It’s fantastic to have another incredible pride season before us. It has become a fixture of the Lansing community, helping our economy, strengthening the bonds of community and healing old wounds of misunderstanding and bias.
But even though Pride is a season of celebration, it is important to remember that your safety comes first. That means the obvious — don’t drink too much, don’t drink and drive, don’t use illegal drugs, do engage in safer sex — but there others areas that may not be so obvious.
Pride season brings a lot of attention on the gay community and Old Town, and sadly there are some in this community who have issues with the presence of LGBT people. Several years ago, we had a couple of men driving around Old Town before Pride and shooting patrons of Esquire with darts. Because the community was aware, they called the police and the LPD was able to not only arrest the men involved, but secure a successful prosecution. Just a few years ago, we had some young people who were quite drunk spray paint "kill gays" all over Old Town. Those young men were also arrested and successfully prosecuted, but more importantly Old Town pulled together to say hate was unwelcome in the community then as it is now.
Sadly, saying hate is not welcome is not going to make it stay away. That’s why this Pride we are asking you to be careful. Follow some common sense safety procedures to keep yourself, your friends and your community safe.
First, be aware of your surroundings. If something does not feel right, it probably isn’t. Note suspicious cars, and behavior. Note the clothes people are wearing, any tattoos or other things that might make them stand out and what they have in their hands.
Secondly, don’t leave the bars or events alone. Walk with friends or in small groups to your cars.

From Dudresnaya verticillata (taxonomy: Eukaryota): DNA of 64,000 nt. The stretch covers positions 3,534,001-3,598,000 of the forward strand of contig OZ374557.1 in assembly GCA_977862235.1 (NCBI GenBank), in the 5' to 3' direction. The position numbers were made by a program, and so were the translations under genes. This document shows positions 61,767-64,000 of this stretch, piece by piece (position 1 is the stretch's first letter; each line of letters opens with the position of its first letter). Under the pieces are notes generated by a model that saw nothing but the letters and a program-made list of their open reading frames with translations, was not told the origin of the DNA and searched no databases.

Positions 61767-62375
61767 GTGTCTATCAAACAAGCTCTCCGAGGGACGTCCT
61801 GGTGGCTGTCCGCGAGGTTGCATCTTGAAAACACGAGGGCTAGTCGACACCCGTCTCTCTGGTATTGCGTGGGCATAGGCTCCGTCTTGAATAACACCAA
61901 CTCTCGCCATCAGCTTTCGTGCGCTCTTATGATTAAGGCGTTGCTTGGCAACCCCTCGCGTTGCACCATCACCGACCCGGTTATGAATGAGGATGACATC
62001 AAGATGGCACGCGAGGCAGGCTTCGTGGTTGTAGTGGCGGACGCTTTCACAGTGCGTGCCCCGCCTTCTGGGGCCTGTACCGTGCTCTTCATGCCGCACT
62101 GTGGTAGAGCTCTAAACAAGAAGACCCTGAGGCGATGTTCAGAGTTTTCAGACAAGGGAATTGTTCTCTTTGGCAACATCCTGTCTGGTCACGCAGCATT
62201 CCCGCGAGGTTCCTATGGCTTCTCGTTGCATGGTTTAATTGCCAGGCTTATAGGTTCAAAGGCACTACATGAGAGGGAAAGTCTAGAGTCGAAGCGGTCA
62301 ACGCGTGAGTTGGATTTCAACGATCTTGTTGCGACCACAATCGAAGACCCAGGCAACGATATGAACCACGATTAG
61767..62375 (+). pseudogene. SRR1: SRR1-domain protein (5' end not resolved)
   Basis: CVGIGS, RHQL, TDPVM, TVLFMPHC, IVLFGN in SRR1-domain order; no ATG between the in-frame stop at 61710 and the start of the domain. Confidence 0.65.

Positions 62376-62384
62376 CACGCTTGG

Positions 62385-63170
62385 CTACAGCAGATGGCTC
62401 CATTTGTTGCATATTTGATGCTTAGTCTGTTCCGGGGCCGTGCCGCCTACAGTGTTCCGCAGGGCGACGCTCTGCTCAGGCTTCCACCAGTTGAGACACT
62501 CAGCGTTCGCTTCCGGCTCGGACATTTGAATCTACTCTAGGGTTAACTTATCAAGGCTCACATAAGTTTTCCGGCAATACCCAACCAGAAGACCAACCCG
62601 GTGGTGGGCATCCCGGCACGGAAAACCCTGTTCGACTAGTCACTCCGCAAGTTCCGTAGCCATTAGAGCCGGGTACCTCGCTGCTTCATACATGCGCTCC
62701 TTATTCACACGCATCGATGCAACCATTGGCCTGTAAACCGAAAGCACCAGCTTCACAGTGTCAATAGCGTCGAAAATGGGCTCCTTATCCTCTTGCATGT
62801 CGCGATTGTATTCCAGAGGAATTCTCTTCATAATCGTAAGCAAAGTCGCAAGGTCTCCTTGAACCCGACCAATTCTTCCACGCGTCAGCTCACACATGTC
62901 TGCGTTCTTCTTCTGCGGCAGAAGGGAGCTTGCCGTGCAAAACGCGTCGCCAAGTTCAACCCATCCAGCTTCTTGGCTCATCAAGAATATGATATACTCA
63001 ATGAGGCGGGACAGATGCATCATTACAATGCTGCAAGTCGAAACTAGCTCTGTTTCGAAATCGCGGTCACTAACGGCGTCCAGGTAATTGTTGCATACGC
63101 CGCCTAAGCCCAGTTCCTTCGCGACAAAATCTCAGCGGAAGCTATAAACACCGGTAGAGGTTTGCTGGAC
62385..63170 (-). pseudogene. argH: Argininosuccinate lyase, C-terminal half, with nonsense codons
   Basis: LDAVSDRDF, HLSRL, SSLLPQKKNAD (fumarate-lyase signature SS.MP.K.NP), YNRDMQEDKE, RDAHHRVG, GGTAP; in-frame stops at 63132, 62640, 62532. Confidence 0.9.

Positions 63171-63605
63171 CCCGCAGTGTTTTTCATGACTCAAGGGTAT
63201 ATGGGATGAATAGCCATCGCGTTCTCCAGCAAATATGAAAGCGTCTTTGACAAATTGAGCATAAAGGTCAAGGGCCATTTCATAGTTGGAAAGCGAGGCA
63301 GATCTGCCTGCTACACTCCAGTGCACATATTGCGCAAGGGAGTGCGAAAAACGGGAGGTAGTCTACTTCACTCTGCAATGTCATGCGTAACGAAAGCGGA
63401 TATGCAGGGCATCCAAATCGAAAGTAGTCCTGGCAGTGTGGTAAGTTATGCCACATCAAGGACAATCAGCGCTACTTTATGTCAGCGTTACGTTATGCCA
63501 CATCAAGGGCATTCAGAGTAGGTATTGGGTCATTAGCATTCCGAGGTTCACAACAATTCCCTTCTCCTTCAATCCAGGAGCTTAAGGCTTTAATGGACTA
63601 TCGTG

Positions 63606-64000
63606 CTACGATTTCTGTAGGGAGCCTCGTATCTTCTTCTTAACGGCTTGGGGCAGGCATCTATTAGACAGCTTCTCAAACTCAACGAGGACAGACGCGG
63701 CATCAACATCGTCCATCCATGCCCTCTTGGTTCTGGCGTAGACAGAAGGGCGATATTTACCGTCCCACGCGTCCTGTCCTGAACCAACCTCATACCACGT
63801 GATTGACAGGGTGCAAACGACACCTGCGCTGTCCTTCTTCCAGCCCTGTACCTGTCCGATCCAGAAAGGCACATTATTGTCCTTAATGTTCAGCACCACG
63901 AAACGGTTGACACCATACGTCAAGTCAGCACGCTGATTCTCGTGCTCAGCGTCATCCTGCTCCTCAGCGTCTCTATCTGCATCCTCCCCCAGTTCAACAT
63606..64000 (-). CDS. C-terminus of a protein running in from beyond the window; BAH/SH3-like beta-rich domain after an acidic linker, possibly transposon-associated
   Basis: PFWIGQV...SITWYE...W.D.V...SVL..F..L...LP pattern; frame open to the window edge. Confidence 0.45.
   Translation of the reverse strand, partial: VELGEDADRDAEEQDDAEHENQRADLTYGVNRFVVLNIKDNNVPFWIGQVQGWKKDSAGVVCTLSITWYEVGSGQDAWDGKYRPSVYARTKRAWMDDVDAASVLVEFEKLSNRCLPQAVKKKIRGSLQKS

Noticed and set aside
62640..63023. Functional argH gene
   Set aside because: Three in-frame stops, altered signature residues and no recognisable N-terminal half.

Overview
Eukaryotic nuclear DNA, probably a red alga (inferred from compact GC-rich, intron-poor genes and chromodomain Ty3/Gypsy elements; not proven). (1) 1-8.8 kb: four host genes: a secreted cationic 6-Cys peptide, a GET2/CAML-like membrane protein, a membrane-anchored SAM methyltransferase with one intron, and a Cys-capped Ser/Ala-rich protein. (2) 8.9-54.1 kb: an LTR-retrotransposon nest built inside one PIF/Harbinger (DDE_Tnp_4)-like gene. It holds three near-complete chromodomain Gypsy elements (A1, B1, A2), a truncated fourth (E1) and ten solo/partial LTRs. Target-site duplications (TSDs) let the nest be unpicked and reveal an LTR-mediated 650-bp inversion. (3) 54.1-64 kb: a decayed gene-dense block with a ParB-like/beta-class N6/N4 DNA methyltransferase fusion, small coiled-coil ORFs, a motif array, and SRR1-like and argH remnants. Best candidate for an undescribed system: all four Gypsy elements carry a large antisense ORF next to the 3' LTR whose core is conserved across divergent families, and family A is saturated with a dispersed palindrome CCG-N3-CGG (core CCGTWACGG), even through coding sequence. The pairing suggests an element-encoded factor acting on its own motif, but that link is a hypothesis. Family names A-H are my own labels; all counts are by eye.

And finally, don’t just leave with someone you have just met. That message can be extended to the online world as well. Some one may appear friendly in an online chat, but that doesn’t mean they are.
If you do decide to go with some one you have just met, tell your friends where you are going and get that person’s telephone number and give it to your friends.
These may sound like silly ideas, but it’s important to remember that rape, sexual assault or violence can happen to anyone. We know it is happening in the Lansing area, and we know that many people who have been victimized may feel helpless and afraid to come forward. You don’t have anything to be ashamed about if you have been the victim of sexual assault or an anti-gay assault, and you are not alone. The Lansing Police Department is ready and willing to help you.
In fact, Lansing Police have announced the appointment of a liaison to the LGBT community, Detective Michelle Bryant. You can reach her at (517) 483-4817.
If you follow these simple rules of thumb, your pride celebrations will be safe and fun.
—Todd Heywood, Lansing Captain Ray Hall Lansing Police Deptartment